Can Adding Quizartinib to Intensive Chemotherapy Improve OS in Older Adults with AML?

By Cecilia Brown - Last Updated: July 20, 2023

Sequentially adding quizartinib to intensive chemotherapy did not lead to improved survival in older patients with acute myeloid leukemia (AML), according to results from the NCRI AML18 trial.

Steven Knapper, MRCP, FRCPath, DM, of Cardiff University, and colleagues conducted the study and presented their findings during the 2023 European Hematology Association Congress.

They conducted the study to determine if adding quizartinib—a class III receptor tyrosine kinase inhibitor with “potent activity against FLT3 and clinical activity” in relapsed or refractory FLT3-ITD AML—as a maintenance therapy after intensive chemotherapy would improve survival in older patients with AML. The median patient age was 68 years.

Quizartinib has been approved by the US Food and Drug Administration (FDA) in combination with cytarabine and anthracycline induction and cytarabine consolidation, and as maintenance monotherapy following consolidation chemotherapy. The approval is for the treatment of adults with newly diagnosed AML who have FLT3-ITD as detected by an FDA-approved test.

Patients initially received daunorubicin 60 mg/m2  on days one, three, and five; and cytarabine 100 mg/m2 twice daily on days one through 10 with one or two doses of gemtuzumab ozogamicin. The study’s investigators then randomized 464 patients 1:1 to receive quizartinib (n=233) or not (n=231), irrespective of FLT3 status. Most patients (73%) had wild-type FLT3, while 22% had FLT3-ITD, 5% had FLT3-TKD, and less than 1% had FLT3-ITD-TKD. Dr. Knapper and colleagues balanced all characteristics, including FLT3 mutation type, allelic burden, and NPM1 comutation status, between arms.

However, after receiving interim advice from the independent data monitoring committee in June 2019, the study’s investigators restricted the quizartinib randomizations to patients with FLT3 mutations.

The patients receiving quizartinib were additionally randomized 1:1 to receive short (n=117) or long (n=116) therapy. Patients received quizartinib 40 mg daily for 14 days immediately following the second and third chemotherapy cycles and for an additional 28 days after recovery from the final course. Patients in the long therapy group received 12 additional 28-day cycles of maintenance, including after allogeneic hematopoietic stem cell transplantation (HSCT).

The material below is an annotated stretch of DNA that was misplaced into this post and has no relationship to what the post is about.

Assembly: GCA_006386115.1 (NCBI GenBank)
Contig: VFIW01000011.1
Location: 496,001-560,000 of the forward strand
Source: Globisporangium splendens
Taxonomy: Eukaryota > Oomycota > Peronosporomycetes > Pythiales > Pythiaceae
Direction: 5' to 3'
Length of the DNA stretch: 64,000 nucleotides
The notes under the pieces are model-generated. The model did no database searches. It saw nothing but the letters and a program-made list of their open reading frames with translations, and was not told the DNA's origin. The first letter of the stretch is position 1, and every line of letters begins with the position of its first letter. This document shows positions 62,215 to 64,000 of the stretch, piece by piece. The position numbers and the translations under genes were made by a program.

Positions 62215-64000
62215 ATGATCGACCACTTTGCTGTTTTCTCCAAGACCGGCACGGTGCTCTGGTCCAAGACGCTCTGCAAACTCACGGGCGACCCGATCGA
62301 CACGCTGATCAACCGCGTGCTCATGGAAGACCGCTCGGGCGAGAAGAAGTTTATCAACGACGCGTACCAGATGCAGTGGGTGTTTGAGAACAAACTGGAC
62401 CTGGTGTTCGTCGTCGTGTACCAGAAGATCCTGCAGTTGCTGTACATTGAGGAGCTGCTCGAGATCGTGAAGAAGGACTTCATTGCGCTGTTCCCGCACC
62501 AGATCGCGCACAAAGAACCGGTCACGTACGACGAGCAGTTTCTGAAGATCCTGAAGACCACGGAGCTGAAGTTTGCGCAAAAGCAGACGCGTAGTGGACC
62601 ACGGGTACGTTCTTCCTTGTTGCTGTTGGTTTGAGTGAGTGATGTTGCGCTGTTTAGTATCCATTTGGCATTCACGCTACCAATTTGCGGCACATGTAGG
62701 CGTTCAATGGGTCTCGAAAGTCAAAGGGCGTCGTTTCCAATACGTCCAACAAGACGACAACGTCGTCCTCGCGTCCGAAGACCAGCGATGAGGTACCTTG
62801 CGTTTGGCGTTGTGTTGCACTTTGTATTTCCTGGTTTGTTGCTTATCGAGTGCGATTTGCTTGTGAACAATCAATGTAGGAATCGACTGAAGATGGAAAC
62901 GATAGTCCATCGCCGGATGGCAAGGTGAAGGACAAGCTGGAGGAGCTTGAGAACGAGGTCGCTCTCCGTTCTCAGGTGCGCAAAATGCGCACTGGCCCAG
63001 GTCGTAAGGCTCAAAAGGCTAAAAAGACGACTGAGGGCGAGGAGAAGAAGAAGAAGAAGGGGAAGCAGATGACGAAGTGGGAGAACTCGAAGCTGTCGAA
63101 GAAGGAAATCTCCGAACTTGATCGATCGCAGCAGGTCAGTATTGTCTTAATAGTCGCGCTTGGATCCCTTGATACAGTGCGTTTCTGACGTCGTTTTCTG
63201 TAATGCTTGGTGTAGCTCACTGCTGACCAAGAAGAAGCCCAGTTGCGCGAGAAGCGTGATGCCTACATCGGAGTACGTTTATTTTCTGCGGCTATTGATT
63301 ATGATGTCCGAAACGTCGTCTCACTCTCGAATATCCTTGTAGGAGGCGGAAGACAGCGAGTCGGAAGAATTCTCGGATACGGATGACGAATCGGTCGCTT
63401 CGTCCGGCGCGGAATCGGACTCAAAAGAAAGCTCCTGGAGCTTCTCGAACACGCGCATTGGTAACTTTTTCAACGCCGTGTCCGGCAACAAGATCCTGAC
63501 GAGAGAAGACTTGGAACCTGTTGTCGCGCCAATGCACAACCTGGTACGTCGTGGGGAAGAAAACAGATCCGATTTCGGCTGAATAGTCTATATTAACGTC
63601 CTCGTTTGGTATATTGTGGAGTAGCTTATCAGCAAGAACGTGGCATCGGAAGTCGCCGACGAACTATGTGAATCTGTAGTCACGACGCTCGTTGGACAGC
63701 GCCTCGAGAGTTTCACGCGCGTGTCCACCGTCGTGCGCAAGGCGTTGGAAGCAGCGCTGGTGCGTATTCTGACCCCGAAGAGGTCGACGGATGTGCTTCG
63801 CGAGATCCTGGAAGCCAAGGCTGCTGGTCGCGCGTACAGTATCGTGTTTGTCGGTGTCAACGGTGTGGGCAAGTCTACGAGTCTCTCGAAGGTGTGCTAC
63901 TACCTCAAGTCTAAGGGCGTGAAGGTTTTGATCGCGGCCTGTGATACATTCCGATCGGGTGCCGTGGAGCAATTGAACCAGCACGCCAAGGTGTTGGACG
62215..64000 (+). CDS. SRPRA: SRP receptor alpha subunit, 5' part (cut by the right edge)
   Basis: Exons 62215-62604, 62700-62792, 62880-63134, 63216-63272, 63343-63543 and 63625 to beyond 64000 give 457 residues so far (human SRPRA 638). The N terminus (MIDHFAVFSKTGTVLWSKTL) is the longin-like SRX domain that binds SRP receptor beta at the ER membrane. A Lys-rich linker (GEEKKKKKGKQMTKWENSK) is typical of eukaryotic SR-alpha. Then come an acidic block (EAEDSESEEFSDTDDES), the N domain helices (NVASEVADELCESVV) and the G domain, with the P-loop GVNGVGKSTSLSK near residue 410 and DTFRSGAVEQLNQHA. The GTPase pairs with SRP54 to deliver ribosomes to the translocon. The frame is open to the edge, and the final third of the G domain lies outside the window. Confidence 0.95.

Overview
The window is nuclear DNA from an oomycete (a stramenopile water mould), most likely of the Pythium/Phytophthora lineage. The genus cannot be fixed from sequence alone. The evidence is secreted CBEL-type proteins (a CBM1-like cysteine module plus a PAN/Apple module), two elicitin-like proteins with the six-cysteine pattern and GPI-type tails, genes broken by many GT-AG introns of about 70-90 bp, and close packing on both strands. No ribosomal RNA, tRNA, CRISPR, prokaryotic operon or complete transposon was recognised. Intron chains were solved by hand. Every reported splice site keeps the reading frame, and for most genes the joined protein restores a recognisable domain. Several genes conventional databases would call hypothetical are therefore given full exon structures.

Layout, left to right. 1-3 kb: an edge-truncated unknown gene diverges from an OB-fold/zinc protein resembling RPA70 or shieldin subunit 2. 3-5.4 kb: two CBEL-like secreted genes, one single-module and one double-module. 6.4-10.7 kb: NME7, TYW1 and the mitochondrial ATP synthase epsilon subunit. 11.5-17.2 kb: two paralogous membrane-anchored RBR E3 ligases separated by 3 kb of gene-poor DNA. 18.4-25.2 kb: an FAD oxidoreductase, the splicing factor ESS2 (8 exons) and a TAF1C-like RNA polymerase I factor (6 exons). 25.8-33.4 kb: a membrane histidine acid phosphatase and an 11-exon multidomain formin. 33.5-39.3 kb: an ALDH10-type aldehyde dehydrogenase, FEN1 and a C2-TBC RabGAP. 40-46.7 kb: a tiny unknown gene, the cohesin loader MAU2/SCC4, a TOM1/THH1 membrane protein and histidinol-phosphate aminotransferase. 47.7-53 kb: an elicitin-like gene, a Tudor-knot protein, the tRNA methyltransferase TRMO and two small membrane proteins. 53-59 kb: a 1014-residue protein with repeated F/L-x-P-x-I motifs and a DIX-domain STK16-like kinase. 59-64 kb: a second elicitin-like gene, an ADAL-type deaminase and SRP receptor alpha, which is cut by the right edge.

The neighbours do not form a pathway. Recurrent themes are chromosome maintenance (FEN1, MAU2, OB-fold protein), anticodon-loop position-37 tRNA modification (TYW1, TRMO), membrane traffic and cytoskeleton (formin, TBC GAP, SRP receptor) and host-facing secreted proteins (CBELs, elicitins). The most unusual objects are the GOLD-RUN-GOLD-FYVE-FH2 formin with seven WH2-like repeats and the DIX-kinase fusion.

Most patients (68%) were in complete remission (CR) at the time of randomization, while 9% had a CR with incomplete hematologic recovery. More than half (57%) of patients with available data were negative for measurable residual disease (MRD) at randomization, while 43% were positive for MRD by flow cytometry. The MRD status was unknown in 56 patients.

There was no difference in the median overall survival (OS) between treatment groups, as it was 29 months in patients who received quizartinib and 29 months in those who did not (hazard ratio [HR], 1.035; P=.768). The median OS was 27 months in patients who received a short treatment with quizartinib and was 29 months in those who received a long treatment with quizartinib.

There was a “nonsignificant trend” toward improved OS in patients with FLT3 mutations who received quizartinib, as they had a median OS of 33 months, while those who did not receive quizartinib had a median OS of 26 months (HR, 0.69; P=.123), according to Dr. Knapper and colleagues. However, there was no difference in OS between short and long treatments in patients with FLT3 mutations.

There were no differences in the median relapse-free survival between patients who received quizartinib and those who did not in the whole study population, nor in patients with FLT3 mutations.

Around one-third (36%) of patients received allogeneic HSCT. After the study’s investigators censored for HSCT, there was no significant differential effect of quizartinib on OS in the whole population, nor in the patients with FLT3 mutations.

The researchers observed a “minimal difference in toxicity” with rates of grade ≥3 adverse events and supportive care requirements being similar between groups, with no difference in time to neutrophil or platelet recovery.

“In older AML patients, the sequential addition of [quizartinib] to [intensive chemotherapy] was well-tolerated but did not lead to improved survival,” the study’s authors concluded. “Although not powered to assess benefit, a subgroup analysis of FLT3-mutated patients showed a nonsignificant trend to survival benefit consistent with the results of the QuANTUM-First trial.”


Knapper S, Thomas A, King S, et al. A randomised assessment of the sequential addition of the kinase inhibitor quizartinib to intensive chemotherapy in older acute myeloid leukaemia (AML) patients: results from the NCRI AML18 trial. Abstract #S131. Presented at the 2023 European Hematology Association Congress. June 8-15, 2023; Frankfurt, Germany.

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